False tweet sinks stock market. Is anyone checking this stuff?

Stock markets tanked briefly (and then recovered) after the AP Twitter account was hacked and falsely announced a White House bombing. An array of new firms verify social media information to make sure clients aren't fooled.

Jonathan Ernst/Reuters
The White House was not bombed Tuesday, despite a fake tweet from AP to the contrary. These police were part of stepped up security Sunday in the wake of the Boston bombings.

Within 60 seconds of the Associated Press tweeting that the White House had been bombed – a tweet that sent stock markets into a tailspin – subscribers to Storyful knew it was a hoax.

The AP Twitter feed, it turns out, had been hacked, and stock markets quickly recovered. But the incident highlighted why Storyful exists. In a social media world gone mad, it is one of a handful of new companies trying to fill the growing need for some form of social media information verification.

That need has been abundantly apparent during the past week. While law enforcement in the Boston bombing case called for the community to send photos, videos, and ideas, the response on social media included reams of raw information – much of it false – and half-baked theories. The family of a missing Brown University student had to refute false claims that he was involved.

At times, the news media were drawn into the spiral of social media of misinformation, and that is what Storyful hopes to remedy. Billed as the first news agency for the social media age, this global enterprise of some 35 professionals – many refugees from media such as CNN – scans social media to alert clients about news before even local wires, TV, or radio have picked it up. It then cross-checks the information to verify sources.

As social media becomes a greater part of the news media landscape, Storyful is just the sort of venture that could help each improve the other.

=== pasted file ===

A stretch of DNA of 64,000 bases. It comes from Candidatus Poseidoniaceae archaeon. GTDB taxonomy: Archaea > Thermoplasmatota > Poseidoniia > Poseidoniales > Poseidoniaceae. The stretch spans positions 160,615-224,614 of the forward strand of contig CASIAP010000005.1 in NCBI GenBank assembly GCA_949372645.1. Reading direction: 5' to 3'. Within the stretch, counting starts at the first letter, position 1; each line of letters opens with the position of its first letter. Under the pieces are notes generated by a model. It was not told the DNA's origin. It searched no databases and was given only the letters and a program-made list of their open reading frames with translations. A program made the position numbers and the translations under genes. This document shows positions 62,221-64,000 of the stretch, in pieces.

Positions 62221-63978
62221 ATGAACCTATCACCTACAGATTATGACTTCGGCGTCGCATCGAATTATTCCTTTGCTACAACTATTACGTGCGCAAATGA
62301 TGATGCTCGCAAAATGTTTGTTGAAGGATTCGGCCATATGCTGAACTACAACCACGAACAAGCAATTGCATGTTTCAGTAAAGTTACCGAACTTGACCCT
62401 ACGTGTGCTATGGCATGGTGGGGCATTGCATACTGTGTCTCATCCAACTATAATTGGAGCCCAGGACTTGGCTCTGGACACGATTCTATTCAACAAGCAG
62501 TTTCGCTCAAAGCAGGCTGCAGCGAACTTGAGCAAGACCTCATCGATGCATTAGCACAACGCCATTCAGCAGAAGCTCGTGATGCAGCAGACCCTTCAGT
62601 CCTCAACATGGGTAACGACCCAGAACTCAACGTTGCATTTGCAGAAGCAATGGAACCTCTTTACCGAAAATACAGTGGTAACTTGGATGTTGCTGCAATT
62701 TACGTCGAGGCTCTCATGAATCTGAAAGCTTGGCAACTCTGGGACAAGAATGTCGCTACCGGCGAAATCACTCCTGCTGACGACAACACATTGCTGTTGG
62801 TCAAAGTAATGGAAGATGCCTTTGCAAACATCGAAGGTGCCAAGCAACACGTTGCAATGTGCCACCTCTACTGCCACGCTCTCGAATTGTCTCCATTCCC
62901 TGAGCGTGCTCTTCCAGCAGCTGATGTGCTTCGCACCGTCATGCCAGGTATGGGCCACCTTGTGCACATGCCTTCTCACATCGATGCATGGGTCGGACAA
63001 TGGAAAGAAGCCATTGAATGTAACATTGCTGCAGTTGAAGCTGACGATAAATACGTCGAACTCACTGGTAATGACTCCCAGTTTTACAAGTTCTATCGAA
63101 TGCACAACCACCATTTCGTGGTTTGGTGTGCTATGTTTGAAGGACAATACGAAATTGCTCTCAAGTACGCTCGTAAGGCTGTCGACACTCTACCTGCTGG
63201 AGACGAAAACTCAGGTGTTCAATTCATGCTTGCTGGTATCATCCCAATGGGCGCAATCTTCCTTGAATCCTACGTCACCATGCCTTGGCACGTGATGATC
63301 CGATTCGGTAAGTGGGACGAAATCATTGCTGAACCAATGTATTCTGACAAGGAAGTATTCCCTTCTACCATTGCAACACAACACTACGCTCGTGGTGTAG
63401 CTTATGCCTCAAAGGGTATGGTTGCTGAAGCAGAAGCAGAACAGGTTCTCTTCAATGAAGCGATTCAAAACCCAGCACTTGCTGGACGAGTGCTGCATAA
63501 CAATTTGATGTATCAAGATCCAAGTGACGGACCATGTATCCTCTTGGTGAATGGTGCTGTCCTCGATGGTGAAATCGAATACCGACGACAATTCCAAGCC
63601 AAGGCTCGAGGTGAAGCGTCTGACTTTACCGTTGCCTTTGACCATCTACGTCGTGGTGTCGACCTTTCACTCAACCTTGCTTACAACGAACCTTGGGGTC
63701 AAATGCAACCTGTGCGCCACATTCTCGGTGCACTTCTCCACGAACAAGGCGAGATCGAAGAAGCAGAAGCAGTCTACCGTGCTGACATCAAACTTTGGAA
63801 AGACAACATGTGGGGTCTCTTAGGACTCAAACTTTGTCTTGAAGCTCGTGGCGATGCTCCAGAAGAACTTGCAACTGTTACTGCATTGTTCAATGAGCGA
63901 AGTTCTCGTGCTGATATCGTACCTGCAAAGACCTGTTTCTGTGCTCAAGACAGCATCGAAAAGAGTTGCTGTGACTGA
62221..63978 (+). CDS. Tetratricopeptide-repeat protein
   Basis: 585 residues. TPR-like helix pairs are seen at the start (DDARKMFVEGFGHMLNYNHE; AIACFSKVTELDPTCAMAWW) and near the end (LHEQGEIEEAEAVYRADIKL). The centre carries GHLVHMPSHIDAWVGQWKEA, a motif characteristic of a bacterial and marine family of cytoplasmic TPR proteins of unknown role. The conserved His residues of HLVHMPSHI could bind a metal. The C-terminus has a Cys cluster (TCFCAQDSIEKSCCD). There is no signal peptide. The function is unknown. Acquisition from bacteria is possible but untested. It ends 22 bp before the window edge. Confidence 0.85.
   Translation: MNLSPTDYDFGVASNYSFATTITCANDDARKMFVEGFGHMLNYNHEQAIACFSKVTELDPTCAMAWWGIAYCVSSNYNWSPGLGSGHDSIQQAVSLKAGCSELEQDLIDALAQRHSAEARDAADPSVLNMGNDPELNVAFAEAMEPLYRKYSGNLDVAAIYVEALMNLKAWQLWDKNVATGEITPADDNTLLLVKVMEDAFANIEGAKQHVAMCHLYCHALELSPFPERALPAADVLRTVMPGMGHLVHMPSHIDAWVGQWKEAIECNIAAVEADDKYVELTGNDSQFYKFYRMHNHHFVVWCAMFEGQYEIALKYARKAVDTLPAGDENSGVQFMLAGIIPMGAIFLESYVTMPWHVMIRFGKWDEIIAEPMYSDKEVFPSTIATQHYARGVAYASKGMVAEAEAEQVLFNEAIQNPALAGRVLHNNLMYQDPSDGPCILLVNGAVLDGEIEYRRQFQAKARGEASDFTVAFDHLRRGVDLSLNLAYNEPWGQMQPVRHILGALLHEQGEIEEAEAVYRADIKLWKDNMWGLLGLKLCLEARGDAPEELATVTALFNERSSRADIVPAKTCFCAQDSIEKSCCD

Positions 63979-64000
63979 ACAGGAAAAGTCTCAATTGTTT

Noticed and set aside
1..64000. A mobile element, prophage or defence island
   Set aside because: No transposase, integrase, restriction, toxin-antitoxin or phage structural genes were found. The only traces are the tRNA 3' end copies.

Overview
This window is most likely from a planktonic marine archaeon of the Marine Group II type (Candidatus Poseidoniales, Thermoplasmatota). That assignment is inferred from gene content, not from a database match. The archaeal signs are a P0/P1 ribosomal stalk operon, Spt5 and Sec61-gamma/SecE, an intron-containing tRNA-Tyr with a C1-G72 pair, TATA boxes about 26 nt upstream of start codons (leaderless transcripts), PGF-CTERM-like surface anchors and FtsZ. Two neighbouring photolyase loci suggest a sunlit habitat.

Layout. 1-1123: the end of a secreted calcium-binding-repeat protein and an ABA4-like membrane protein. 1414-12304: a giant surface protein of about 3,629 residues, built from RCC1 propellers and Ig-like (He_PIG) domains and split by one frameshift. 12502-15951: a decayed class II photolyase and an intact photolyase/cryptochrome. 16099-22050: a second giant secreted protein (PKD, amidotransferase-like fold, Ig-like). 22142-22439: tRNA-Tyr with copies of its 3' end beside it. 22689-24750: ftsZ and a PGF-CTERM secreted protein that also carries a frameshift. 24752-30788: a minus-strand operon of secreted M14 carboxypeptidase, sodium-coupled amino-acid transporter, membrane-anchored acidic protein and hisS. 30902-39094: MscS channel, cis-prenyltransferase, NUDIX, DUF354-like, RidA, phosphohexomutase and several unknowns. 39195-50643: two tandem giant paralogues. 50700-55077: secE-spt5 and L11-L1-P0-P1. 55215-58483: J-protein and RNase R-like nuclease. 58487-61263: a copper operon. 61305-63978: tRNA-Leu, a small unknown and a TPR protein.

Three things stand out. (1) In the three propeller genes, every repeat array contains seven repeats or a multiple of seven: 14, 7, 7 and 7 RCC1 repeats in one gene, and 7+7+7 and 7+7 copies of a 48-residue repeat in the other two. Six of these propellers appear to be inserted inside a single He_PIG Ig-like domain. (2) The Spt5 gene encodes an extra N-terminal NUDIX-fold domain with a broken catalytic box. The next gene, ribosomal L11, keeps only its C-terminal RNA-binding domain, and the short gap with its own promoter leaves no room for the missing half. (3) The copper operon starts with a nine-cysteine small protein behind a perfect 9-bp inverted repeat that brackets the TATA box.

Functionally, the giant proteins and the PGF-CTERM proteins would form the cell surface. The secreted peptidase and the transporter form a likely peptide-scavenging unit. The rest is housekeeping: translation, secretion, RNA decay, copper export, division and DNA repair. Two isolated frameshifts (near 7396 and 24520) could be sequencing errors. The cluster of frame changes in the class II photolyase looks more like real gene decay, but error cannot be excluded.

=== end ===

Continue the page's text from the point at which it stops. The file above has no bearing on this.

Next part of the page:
“We need both social and traditional journalism in our current age – not one versus the other, not one or the other, but both,” says Paul Levinson, a professor of media studies at Fordham University in New York and author of “New New Media,” via e-mail. “Storyful looks like a significant step forward in bridging this gap.”

Storyful may be the most full-service provider in this growing space, providing not just verification but alerts and help with managing rights and usage. Based in Dublin, Ireland, but with staff in Asia, Europe, and the US, Storyful now boasts a roster of major news outlets from Bloomberg News to The New York Times.

But others are rushing to get in on the real-time verification business, including iWitness and Geofeedia, which uses GPS technology to pinpoint the location of people tweeting or texting.

“As every news event happens, the amount of user-generated content is only going to increase,” says Storyful co-founder David Clinch, who spent 20 years at CNN before launching the company three years ago. “This is not something that is going to change, and that is a real problem for legacy media.”

But there are dangers in the curation or mediation of raw content, say others.

“Some of these so-called watchdog, fact-checking websites have an agenda of their own ... to knock down stories that may, in fact, be true,” says Mark Tatge, CEO and founder of Deadline Reporter, a digital and new media consulting group, via e-mail. “It is sometimes very difficult in today's Web world to sort truth from propaganda.”

Mr. Clinch says Storyful is not making an editorial decision, but providing as much information as possible for clients to make those calls.

Now the media just need to be more careful about making those calls. After all, most tweeters and texters do not consider themselves journalists, but rather part of a community of people sharing important news. So the news media need to remind itself "to be more careful, and that being right is more important than being first,” says Janet Johnson, assistant professor of emerging media and communications at the University of Texas at Dallas.

New media has raised new questions, she says via e-mail: “How can social media and legacy media work together to create a more factual story for the general public? How can police use social media as a tool to help identify criminals quickly? How can we educate the public on social media literacy in times of tragedy?”

While the tools are new and the methods viral, these questions are merely fresh incarnations of challenges that have existed for years. Richard Jewell was falsely accused of the Centennial Olympic Park bombing in Atlanta in 1996, and former Labor Secretary was acquitted in a fraud case in 1987.

“After being exonerated, Donovan rhetorically asked reporters, 'Where do I go to get my reputation back?' " says Len Shyles, a professor of communication at Villanova University in Philadelphia, in an e-mail. "Churchill said it well: A lie travels around the globe before the truth gets its pants on.”

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